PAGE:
Audiodesk Ultrasonic Vinyl Record Cleaner


The Audio Desk is fully automatic and, unlike any other record-cleaning machines I know of, it uses ultrasound and a process called cavitation (ie, the forming of bubbles) to clean records, much as an ultrasonic jewelry cleaner does for jewels. If you've ever seen a tarnished piece of ornate silverwork go into such a machine and come out gleaming, even in its tiniest nooks and crannies, you know how well it works.
Meanwhile, the ultrasonic condenser fires up, producing soundwaves whose amplitude is high enough to break the liquid's surface tension, causing it to tear apart and leave behind millions of microscopic vacuum bubbles that compress or implode, creating tiny liquid jets small enough to clean inside even the narrowest LP groove (think of the jewelry cleaner).

This micro-agitation process washes any contaminants on the record surface into the cleaning fluid. The fluid then drains off through a filter, and the rotation of the LP slows almost to a stop as two powerful fans completely dry the disc. Remove the disc by carefully lifting it vertically, to keep it from rubbing against the rollers, or you'll end up with wet spots. (That happened only a few times.) Your LP is clean and dry and ready to play. The entire process, monitored by front-panel LEDs, takes six minutes.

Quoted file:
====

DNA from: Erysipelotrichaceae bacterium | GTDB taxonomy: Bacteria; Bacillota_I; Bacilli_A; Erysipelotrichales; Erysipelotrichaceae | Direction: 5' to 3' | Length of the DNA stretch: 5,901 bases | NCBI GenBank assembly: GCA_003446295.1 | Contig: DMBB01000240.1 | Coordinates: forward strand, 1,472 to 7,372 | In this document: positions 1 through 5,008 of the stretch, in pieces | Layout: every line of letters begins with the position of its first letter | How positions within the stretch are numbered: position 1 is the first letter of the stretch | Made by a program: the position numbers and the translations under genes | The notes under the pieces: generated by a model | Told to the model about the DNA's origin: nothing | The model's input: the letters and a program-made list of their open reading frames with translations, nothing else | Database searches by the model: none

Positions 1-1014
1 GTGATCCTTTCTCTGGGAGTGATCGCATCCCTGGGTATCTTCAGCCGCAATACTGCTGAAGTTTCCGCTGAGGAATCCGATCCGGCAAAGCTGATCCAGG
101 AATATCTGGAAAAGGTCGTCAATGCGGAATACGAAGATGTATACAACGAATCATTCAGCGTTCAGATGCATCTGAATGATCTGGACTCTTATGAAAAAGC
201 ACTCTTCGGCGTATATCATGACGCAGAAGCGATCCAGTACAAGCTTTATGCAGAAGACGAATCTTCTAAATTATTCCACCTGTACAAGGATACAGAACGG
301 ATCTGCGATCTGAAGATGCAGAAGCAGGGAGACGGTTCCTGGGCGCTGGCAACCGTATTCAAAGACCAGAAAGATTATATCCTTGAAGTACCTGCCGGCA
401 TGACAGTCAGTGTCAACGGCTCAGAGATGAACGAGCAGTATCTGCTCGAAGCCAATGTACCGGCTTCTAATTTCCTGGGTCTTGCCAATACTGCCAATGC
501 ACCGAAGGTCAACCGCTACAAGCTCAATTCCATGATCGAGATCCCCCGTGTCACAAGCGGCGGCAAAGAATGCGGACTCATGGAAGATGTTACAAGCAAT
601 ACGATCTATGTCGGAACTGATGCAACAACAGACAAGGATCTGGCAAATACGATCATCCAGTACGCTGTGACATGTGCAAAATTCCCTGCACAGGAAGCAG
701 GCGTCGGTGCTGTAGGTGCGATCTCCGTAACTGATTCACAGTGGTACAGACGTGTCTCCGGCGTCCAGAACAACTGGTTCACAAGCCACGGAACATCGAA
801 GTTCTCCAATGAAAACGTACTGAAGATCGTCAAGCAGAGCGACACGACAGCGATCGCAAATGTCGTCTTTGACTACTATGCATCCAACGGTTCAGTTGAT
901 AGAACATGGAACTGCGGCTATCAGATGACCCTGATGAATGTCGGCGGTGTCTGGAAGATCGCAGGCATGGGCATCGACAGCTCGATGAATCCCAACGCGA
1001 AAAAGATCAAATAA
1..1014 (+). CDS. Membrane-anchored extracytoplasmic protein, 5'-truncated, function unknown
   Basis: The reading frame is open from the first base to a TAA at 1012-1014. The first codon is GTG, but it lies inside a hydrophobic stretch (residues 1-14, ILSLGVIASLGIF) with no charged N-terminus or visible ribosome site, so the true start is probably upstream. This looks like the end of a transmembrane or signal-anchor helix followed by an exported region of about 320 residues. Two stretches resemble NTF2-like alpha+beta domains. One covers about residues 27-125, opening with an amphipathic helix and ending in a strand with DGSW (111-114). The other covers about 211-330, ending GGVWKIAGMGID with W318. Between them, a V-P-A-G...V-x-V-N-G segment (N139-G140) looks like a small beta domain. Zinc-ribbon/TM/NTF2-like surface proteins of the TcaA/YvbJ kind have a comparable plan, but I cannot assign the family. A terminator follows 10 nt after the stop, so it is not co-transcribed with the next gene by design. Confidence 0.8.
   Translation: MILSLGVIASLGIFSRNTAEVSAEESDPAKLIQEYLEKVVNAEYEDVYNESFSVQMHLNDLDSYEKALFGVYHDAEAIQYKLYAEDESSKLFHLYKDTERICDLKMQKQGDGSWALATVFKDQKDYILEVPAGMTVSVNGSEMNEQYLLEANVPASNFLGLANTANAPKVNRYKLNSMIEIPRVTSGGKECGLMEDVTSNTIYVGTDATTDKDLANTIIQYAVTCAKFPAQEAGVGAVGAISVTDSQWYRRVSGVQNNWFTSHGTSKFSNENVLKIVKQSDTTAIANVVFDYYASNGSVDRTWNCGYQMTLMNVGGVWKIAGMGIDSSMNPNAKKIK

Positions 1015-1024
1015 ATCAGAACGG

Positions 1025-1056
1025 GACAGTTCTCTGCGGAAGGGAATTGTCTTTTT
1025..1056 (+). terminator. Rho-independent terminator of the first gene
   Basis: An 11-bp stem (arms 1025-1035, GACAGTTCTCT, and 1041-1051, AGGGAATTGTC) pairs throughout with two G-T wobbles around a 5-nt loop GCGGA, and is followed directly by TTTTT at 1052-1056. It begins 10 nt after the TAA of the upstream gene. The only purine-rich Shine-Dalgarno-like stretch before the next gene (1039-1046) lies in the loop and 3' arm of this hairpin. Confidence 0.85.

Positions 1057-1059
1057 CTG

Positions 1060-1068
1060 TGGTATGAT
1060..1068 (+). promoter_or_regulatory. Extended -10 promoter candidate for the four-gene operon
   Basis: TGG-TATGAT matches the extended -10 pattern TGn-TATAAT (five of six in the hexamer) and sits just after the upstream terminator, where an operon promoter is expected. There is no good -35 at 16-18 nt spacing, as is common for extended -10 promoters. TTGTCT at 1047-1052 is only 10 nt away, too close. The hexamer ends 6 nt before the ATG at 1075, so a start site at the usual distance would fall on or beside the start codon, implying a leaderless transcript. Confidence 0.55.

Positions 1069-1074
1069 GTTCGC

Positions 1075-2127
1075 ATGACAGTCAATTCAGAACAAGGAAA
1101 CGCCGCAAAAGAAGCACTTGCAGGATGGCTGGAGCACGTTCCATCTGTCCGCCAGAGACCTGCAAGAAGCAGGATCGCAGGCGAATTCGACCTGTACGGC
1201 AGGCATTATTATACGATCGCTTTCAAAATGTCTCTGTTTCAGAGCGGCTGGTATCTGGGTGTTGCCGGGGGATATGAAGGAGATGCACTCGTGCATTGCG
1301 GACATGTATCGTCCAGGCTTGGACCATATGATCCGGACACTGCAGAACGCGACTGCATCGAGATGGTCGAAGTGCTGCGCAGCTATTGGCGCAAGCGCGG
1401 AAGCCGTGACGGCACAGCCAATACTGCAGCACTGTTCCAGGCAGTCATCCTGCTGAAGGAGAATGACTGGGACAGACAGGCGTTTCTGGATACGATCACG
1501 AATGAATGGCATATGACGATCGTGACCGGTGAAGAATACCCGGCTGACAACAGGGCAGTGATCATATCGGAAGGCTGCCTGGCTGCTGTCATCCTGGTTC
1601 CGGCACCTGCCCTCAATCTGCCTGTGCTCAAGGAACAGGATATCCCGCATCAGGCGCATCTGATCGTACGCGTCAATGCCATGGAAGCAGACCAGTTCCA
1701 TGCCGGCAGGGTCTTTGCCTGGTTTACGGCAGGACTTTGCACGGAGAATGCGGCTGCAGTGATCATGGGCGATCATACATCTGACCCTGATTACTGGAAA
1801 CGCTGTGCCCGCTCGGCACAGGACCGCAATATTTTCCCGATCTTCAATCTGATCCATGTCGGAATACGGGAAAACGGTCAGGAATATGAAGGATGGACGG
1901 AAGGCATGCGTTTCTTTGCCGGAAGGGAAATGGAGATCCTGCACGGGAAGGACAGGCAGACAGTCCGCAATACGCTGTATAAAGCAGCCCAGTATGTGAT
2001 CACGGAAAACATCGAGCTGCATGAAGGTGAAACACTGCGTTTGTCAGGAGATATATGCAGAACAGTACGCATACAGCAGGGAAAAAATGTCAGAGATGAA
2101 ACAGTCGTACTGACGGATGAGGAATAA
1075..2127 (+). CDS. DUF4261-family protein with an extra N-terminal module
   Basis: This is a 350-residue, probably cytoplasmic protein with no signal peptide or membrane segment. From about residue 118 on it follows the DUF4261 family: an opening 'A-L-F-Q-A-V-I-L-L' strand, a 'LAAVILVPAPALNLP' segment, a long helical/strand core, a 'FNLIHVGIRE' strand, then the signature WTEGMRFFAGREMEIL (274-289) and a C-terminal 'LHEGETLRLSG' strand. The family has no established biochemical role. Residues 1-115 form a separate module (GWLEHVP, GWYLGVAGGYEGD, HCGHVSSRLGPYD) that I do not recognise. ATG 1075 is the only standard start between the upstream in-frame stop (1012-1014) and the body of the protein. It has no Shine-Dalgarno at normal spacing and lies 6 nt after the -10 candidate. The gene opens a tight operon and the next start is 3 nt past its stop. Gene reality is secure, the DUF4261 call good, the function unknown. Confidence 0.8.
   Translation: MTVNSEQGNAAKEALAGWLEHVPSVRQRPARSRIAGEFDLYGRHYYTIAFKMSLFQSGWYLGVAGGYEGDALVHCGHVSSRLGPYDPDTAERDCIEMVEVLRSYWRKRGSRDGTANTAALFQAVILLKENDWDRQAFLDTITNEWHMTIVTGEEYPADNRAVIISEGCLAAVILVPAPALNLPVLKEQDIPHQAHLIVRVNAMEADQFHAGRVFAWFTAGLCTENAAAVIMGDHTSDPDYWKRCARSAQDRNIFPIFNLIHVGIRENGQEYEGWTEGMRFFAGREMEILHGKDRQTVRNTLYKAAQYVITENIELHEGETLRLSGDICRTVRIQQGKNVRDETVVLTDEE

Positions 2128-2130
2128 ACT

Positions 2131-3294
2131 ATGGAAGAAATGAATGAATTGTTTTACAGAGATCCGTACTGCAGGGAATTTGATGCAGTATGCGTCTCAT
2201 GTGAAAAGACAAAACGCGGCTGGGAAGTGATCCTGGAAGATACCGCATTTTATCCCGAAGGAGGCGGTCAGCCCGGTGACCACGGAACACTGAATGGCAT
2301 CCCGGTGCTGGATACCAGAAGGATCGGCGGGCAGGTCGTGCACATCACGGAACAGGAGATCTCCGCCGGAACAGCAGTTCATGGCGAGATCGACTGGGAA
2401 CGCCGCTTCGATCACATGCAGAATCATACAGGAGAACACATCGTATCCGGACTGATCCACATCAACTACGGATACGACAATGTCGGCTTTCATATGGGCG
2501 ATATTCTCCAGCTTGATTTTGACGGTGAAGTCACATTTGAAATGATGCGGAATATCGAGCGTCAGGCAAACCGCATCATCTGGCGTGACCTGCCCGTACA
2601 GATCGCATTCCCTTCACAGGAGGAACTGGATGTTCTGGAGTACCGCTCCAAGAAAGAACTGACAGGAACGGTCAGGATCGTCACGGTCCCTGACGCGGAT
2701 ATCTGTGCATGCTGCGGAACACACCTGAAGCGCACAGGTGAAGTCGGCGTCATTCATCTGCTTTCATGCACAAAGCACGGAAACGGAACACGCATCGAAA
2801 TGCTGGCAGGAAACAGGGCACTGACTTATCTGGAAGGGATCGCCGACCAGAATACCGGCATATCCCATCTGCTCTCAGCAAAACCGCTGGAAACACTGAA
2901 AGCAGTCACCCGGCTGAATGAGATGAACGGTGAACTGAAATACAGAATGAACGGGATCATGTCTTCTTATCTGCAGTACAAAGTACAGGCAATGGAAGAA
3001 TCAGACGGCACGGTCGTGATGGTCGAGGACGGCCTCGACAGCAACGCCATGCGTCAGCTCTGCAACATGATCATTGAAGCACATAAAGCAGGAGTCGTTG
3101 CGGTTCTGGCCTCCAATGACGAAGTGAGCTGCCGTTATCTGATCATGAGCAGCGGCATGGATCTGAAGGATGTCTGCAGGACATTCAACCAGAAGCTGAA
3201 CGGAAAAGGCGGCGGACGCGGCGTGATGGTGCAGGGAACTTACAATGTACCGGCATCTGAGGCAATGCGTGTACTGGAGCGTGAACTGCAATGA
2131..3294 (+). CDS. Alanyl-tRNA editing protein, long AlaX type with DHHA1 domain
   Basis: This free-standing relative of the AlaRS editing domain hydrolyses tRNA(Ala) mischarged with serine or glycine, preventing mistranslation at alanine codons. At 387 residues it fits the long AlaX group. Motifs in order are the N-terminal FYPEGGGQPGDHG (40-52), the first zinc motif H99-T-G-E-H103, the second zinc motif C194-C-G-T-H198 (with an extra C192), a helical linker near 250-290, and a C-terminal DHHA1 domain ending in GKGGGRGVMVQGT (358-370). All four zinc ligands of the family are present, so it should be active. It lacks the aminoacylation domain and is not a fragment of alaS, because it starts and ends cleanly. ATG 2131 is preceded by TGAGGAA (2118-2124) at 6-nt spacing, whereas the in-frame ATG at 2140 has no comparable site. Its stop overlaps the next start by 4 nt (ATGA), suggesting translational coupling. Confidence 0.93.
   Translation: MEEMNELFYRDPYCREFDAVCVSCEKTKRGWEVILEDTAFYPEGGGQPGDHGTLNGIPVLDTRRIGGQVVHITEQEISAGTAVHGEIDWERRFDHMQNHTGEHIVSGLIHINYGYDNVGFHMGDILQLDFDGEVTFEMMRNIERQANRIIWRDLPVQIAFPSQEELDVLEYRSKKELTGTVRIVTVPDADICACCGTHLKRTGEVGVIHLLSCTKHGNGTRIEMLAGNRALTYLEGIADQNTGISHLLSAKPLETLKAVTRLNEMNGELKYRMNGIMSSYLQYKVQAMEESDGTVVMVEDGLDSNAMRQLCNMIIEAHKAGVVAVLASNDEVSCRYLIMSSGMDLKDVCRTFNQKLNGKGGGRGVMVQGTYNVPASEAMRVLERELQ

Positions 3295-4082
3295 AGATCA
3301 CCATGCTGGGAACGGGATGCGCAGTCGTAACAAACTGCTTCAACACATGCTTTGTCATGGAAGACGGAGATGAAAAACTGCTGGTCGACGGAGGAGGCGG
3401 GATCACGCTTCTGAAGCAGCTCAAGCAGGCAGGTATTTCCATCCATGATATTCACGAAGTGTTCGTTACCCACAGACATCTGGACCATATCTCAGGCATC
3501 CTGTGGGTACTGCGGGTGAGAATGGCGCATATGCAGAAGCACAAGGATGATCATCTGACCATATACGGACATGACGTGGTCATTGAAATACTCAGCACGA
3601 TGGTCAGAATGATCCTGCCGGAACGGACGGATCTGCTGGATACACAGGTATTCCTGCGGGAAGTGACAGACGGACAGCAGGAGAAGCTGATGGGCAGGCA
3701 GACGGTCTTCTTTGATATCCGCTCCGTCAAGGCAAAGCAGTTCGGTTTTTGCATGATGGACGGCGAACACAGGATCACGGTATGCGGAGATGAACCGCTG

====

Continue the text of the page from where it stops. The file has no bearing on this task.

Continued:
The designer, Reiner Gläss, contends that record-cleaning machines that use surface suction (Nitty Gritty, VPI, Clearaudio) or point suction (Keith Monks, Loricraft) rely on brushes to loosen dirt and contaminants buried in the groove, and that brushes simply can't do the job. Worse, he contends, they often press dirt deeper into the groove. Surface-suction vacuuming, he contends, often smears dirt across the record surface, while the friction caused by rubbing builds up static electricity. Although point suction is somewhat less prone to static buildup, such devices can clean only one side at a time, and still rely on brushing to loosen particles embedded in the groove.

The Audio Desk Systeme was the most effective, easy-to-use record-cleaning machine I've ever tried. I cleaned records that I'd already vacuum-cleaned but were still noisy, and the noise went away. Two examples: my original UK pressing of the Beatles' Let It Be and my most treasured classical album, an original pressing of Fritz Reiner and the Chicago Symphony's recording of Strauss's Also sprach Zarathustra (RCA Living Stereo LSC-1806). The latter looked clean when I bought it but was hopelessly noisy. Repeated cleanings over the decades since, using more sophisticated fluids and machines, have made it quieter—but finally, after treatment with the Audio Desk, it's just about completely silent. The machine is, too.

We will do our best to meet or beat our Canadian competitor’s prices for new and current products.
Please phone 604-569-2883 and talk to Pat.